As always, I viewed the old material and the new shots with different expectations, and the archival stuff jumped all over the place. It could look pretty good at times, but we also got some messy clips.

I didn’t have any real problems with those, however, as I figured they were about as good as we could get. In any case, the flaws of the old bits didn’t interfere with my enjoyment of the program. They blended just fine and didn’t cause distractions.

Overall, the new footage offered nice visuals. Sharpness was quite good, as virtually no softness impacted on the new footage. Those elements appeared concise and accurate.

Colors were reasonably natural, and no notable defects affected the new footage. Blacks and shadows followed suit, as they seemed perfectly positive. Overall, the visuals were solid given the program’s parameters.

As for the DTS-HD MA 5.1 soundtrack of Cursed Films, it became a low-key affair. Stereo delineation of music appeared positive and the overall soundfield seemed more than acceptable, with use of the surrounds to reinforce the score.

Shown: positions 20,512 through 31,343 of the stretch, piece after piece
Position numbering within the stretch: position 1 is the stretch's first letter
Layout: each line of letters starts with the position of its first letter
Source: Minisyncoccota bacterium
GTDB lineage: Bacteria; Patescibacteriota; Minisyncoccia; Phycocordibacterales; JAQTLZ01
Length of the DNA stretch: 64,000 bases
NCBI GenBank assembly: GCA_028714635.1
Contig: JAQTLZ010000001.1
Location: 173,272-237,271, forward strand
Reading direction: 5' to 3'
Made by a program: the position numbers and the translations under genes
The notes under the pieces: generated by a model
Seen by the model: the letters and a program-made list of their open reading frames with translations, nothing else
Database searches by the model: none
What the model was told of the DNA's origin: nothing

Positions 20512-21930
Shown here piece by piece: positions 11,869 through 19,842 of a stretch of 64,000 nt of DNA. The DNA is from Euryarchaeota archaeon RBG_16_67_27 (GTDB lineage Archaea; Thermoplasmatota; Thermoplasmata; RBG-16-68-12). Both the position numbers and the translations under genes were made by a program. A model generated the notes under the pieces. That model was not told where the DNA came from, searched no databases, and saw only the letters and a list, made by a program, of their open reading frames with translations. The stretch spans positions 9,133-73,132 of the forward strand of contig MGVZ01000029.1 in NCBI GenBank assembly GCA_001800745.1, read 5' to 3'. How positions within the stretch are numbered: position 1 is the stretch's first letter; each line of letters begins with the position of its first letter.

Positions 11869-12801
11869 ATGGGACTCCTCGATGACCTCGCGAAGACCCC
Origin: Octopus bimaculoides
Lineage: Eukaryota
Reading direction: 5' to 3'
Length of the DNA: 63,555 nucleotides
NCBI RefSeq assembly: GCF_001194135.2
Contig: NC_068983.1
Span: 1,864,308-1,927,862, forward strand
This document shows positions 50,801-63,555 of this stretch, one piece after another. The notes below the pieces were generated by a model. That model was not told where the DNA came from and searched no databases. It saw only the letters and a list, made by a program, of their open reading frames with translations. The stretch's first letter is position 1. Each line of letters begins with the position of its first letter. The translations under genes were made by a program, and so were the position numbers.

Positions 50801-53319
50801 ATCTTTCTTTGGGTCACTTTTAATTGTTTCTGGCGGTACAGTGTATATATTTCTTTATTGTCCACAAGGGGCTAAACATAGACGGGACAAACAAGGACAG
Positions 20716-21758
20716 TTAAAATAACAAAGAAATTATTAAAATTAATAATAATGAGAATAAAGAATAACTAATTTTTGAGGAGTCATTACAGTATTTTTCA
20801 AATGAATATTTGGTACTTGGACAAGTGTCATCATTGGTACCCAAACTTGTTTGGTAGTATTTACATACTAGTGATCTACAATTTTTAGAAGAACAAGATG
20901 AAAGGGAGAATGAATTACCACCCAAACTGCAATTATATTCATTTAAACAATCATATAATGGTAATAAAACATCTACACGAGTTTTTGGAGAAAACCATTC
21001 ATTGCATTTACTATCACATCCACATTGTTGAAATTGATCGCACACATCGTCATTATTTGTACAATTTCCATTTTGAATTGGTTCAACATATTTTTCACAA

Effects lacked much to do, as dialogue and music dominated. Some of the movie scenes spread to the sides in a decent manner, but they usually felt like background material.

Audio quality was solid. The new interview comments sounded just fine, as they offered perfectly acceptable clarity. No issues with edginess or intelligibility occurred, as they provided warm and natural tones.

Music also demonstrated good range and definition, while the occasional effects appeared well-reproduced. This mix did enough right to earn a “B-“.

Along with all five episodes, we get audio commentaries from writer/director Jay Cheel. In these running, screen-specific chats, he tells us about aspects of the documentary shoot and additional thoughts about the “cursed films”.

Cheel proves more interested in the nature of the legends than the nuts and bolts of the production, which doesn’t become a negative. He gives us good background for various elements and his perspective to make this a useful collection of chats.

If viewed as a collection of episodes, Cursed Films can frustrate. If taken as a whole, though, it works better, as the series’ perspective comes together and makes more sense. The Blu-ray offers generally positive picture and audio along with some informative commentaries. Cursed Films becomes a largely intriguing documentary.

Viewer Film Ratings: 3 Stars Number of Votes: 1